Tuesday, January 13, 2009

Spiritual warfare & EMOTIONS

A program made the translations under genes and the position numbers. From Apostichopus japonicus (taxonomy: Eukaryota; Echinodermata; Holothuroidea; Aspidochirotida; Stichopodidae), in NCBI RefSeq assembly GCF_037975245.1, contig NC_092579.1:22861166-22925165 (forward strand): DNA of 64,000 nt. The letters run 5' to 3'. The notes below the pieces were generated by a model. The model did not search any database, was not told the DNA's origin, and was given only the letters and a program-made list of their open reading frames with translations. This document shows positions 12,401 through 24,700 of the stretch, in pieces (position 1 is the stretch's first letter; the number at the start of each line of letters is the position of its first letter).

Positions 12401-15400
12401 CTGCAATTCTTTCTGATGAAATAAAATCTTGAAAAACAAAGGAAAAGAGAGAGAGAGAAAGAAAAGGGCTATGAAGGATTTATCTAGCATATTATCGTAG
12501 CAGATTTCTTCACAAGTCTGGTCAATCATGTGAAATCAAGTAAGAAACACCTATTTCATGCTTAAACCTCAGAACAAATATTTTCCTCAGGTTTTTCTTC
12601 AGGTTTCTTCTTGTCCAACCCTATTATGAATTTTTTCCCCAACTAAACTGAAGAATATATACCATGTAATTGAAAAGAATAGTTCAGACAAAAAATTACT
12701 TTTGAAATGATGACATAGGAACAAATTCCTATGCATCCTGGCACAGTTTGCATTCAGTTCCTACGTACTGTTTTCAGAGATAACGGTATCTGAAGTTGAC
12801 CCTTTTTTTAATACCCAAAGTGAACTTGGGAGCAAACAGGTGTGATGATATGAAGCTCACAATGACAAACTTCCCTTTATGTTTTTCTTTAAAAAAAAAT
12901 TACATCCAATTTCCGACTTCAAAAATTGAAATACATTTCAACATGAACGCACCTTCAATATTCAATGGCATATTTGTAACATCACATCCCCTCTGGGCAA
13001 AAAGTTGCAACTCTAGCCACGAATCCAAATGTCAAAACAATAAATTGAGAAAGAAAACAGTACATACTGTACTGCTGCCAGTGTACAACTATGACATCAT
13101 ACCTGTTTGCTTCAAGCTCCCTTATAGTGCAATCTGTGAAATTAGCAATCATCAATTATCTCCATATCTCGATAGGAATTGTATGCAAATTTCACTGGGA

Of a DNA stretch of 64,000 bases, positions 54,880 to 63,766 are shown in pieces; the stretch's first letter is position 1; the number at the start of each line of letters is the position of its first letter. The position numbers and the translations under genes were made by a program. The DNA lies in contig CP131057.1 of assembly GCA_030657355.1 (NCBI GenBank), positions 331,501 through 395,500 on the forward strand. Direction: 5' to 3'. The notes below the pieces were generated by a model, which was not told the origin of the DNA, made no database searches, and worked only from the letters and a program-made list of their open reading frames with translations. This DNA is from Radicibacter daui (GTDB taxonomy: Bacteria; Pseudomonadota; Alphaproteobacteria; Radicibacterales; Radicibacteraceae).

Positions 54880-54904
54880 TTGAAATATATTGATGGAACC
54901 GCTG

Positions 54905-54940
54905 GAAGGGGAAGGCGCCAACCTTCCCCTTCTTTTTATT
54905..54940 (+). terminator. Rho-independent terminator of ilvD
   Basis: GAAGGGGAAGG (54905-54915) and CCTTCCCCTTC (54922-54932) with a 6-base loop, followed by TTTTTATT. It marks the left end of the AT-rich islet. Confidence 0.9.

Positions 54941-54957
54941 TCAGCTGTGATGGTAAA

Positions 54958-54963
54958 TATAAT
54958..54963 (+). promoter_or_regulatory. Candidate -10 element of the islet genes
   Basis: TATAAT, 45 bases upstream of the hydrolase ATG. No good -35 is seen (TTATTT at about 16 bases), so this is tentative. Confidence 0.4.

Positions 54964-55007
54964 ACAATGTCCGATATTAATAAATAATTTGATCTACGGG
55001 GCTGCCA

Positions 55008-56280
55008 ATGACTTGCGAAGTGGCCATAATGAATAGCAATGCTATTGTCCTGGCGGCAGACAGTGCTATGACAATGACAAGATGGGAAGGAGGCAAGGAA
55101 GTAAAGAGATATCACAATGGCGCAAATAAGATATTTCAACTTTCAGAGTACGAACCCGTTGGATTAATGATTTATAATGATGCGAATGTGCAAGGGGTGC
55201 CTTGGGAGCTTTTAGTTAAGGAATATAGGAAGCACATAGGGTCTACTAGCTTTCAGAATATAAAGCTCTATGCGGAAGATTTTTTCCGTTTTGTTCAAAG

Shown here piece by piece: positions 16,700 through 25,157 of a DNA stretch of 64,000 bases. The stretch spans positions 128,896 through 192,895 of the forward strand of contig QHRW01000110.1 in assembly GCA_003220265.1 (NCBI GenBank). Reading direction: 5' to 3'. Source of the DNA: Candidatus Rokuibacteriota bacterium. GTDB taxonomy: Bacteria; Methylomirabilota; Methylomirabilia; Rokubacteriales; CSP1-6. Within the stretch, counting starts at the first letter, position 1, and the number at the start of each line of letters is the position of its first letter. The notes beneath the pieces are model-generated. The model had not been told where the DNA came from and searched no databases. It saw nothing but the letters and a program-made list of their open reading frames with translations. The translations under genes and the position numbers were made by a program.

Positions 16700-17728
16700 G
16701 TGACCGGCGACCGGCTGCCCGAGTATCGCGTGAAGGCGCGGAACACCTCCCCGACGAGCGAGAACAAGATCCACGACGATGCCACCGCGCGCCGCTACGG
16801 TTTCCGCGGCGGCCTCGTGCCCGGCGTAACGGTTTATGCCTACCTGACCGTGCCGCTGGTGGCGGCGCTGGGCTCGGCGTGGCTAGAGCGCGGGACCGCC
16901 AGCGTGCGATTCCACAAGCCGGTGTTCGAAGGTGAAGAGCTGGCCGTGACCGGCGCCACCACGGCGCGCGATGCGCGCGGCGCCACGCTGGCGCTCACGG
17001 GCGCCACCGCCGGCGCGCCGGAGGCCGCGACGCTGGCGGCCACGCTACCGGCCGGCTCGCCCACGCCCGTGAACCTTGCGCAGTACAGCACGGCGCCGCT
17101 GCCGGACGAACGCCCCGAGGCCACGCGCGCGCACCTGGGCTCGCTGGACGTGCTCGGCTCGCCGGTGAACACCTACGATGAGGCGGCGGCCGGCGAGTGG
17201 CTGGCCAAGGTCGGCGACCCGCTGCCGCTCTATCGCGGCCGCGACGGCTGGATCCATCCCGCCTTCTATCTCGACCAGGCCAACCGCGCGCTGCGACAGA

God our Father possesses a full range of emotions. We are created in His image. Thus we were created as emotional beings. Satan would have us deny or suppress our emotions, have us express our emotions inappropriately, or think either "feelings are all" or have "no feelings at all." All of the above is a perversion of how God intends emotions to be expressed. God wants us to have feelings that correspond to true reality. This means we will be able to handle a full range of emotions properly. We will be able to deal with negative emotions (admit them to ourselves; bring them to God, and share them in appropriate ways with appropriate people). The Lord also wants us to enjoy positive emotional experiences (allow free joyful expression). The Apostle Paul in the book of Philippians exhorts us to "Rejoice in the Lord always, and again I say, rejoice" (Phil. 4:4. Emotional expression is natural. Our bodies and nervous systems were designed to respond to stimuli with anger, fear, sadness, and so on. But culture and child-rearing practices modify the emotional responses. Since emotion is natural, emotional behavior is culturally learned. Emotion is essentially a healthy mechanism, designed to protect us. Healthy emotion reflects true reality, often more quickly than our intellects do. There are times when an intellectual grasp of the situation is not enough, we need the emotional response to stir us to action. Insanity can mess up the mechanisms governing emotional response. Since none of us has a truly clear picture of reality, all of us are at least a little "insane" and our emotional mechanisms are correspondingly messed up. How do the emotions that we must address in the area of spiritual warfare arise? Basically all of our emotions arise as a result of our personal system of judgments or interpretations of the event(s) that we experience. How do we make those judgments? When we experience an event or circumstance which invokes an emotional response, how is that response generated? Three primary sets of factors are involved. 1. Our world view and the system of cultural values we hold, which serve as a type of interpretive "map" we rely on to guide us through life. 2. The particular life history that we have. No one can change the historical events of their past life, but we can change the extent to which those events continue to control us in the present. 3. Our own "emotional hermeneutic" which results from world view, life history, and genetic parameters given to us by God. Just as hermeneutics in reference to the Bible is the study of interpretation of the text, so our emotional hermeneutic is our own means of interpreting the circumstance. How many times have you jumped to a faulty conclusion based on past events in your life? However when you saw the bigger picture of the event you felt quite different. We filter the event through these three foundations and develop an interpretation of the event (e.g., "Sam was trying to rip me off"). Intimately intertwined with our interpretations is our emotional response (e.g., anger at Sam). We experience the emotion, and then we face the choice, how do we respond to it? Two primary choices may be noted. 1. Improper responses, these include covering over the emotions we feel or denying them, or venting them inappropriately. 2. Proper responses, these involve an honest recognition of our emotions, and an appropriate expression of them. We must also apply Jesus' kingdom ethics to the circumstances, which enables us to take the initiative by not allowing the emotions to force us to act sinfully. When cursed, we bless. When offended, we forgive. In a type of feedback loop, our response is incorporated into our life history and emotional grammar, and becomes a part of our past. When we choose bad responses to emotions, we strengthen inappropriate emotional grammar. There are two key issues in relationship to handling emotion. Neal Anderson writes "Nowhere does God condemn us for our natural emotional reactions to life, but he does tell us to manage our life. We are to put away anger, malice, hatred, etc. We are to cast our anxiety upon him, and we are to acknowledge our anger and depression. Essentially, we are to be emotionally honest with ourselves and others, and not feel guilty for being a real person." (Anderson, Resolving Personal Conflicts, p22). Changing our own emotional hermeneutic through the renewing of our minds (Rom. 12:2), accomplished by knowing the truth, following the right mental programming, and consistently choosing to walk in the truth (or light). The enemy loves to manipulate our emotions when we are sinning. A number of my past clients reported that during an expression of anger, it was like watching themselves fly into a rage. They knew they needed to gain control of this anger. At the same time, there was a sense of enjoying their anger. However, once the anger was spent, they were very sorrowful and couldn't imagine why they had become so angry in the first place. Some of our worship of God is emotional. 'The joy of the Lord is our strength." Read the Psalms and note the wide range of emotions the Psalmist experienced. Emotions are responders. We should never deny our emotions, but we must strive to keep our emotions in check, lest our heart rule our head.

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